The system in Figure 2 neglects the effects of multiple reflections which can occur in a TLP system. Unless the DUT has the same impedance as the cable delivering the pulse, usually 50 ohms, there will be reflections that can last for several times the pulse duration. These reflections can damage the DUT at currents well below the DUT’s maximum capability, masking the DUT’s true capability. For this reason, TLP systems require some method to remove reflections. Several methods have been developed to remove reflections and some of them will be discussed in these two articles. 

Other factors result in a proliferation of TLP types. TLP systems are high speed systems requiring signal paths that maintain a constant impedance except for the DUT itself. The challenges of high-speed measurements are especially true for pulse lengths below 10 ns, to the extent that such systems get their own name, very fast TLP (vf-TLP). The characteristic impedance of the TLP system can also affect the resultant measurement, potentially hiding important characteristics of the DUT. To explore the challenges and solutions in TLP measurements, several TLP variations will be discussed, time domain reflection in this article and several other configurations in Part 2.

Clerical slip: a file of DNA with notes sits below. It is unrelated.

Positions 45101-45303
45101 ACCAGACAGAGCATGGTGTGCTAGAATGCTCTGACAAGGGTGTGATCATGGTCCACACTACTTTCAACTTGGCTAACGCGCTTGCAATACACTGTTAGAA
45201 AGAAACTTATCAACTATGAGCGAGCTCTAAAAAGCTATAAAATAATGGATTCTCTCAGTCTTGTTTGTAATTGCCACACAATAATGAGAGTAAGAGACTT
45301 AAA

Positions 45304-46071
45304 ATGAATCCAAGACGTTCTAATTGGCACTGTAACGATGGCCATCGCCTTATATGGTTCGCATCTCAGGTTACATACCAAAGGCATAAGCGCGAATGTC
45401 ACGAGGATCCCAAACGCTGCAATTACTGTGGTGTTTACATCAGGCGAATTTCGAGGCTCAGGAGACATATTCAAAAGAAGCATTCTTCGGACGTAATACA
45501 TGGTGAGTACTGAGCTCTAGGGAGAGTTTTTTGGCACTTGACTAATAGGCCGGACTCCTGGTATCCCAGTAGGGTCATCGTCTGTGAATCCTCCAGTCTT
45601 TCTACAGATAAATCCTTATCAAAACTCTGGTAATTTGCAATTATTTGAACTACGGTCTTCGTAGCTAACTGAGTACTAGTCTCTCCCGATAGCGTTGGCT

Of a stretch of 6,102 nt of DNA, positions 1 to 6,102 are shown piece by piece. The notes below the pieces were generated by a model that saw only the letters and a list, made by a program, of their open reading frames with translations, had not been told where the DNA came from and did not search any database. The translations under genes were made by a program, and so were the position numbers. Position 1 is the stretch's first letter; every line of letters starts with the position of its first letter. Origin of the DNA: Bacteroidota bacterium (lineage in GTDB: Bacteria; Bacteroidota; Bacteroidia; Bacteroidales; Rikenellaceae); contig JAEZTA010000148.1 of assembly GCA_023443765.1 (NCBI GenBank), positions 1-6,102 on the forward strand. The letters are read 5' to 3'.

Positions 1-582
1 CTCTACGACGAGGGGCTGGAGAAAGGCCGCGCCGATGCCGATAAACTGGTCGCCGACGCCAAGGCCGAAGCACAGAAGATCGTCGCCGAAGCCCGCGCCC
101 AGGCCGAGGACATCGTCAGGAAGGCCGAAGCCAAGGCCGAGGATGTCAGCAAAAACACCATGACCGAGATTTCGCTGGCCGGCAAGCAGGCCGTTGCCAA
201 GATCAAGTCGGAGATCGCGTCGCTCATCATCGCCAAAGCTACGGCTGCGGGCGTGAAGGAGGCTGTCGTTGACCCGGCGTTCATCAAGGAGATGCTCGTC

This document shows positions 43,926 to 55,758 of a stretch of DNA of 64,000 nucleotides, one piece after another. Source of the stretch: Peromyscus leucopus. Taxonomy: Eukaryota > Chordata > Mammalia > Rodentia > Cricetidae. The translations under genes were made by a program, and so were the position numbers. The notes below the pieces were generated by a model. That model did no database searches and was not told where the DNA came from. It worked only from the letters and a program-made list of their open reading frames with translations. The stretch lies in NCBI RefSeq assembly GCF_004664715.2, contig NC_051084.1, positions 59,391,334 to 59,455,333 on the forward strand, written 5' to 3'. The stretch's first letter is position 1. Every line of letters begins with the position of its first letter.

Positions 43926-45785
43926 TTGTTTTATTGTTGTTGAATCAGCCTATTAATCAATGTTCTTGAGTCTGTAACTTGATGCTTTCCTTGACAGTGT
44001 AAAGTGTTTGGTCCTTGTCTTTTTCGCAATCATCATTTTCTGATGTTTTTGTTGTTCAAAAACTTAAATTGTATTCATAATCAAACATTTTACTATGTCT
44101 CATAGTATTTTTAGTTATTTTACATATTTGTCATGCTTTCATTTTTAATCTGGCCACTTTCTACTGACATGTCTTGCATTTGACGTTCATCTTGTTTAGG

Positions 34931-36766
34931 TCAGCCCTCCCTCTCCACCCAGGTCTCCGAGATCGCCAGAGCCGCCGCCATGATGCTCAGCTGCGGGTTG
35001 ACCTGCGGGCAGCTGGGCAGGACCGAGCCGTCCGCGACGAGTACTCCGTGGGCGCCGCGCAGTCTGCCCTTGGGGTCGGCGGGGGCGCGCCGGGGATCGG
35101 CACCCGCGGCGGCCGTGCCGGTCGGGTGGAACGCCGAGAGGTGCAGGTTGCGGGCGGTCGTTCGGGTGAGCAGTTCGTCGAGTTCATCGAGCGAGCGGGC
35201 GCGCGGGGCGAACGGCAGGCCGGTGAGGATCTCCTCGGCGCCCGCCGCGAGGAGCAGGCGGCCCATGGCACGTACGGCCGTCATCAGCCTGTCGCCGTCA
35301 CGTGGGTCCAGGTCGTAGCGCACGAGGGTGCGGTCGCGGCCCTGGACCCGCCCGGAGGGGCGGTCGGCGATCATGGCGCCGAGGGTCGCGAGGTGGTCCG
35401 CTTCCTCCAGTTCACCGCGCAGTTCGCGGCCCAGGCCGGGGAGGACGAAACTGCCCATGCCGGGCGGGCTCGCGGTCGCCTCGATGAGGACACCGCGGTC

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Time Domain Reflection TLP

The most common form of TLP is the Time Domain Reflection (TDR) system shown in Figure 4. This is essentially the same as that shown in Figure 2 except for the insertion of the attenuator, which is frequently about 6 dB, reducing the signal by half. This is a good time to describe what happens during a single TLP pulse.

Figure 4: Time Domain Reflection (TDR) TLP system for standard or vf-TLP

The transmission line is first charged to a voltage. The relay S is then closed, initiating the pulse. The pulse travels through the attenuator and is measured by the oscilloscope using current and voltage probes. The pulse continues to the DUT where some of the current passes through the DUT and the remainder of the pulse is reflected back towards the pulse source. The reflected pulse is then measured again by the voltage and current probes. The pulse then travels back through the attenuator, travels the full length of the transmission line, is reflected back toward the DUT passing through the attenuator for a third time. The second and third passes of the pulse through the attenuator ensure that after the initial stress on the DUT each subsequent stress is reduced by at least a factor of four.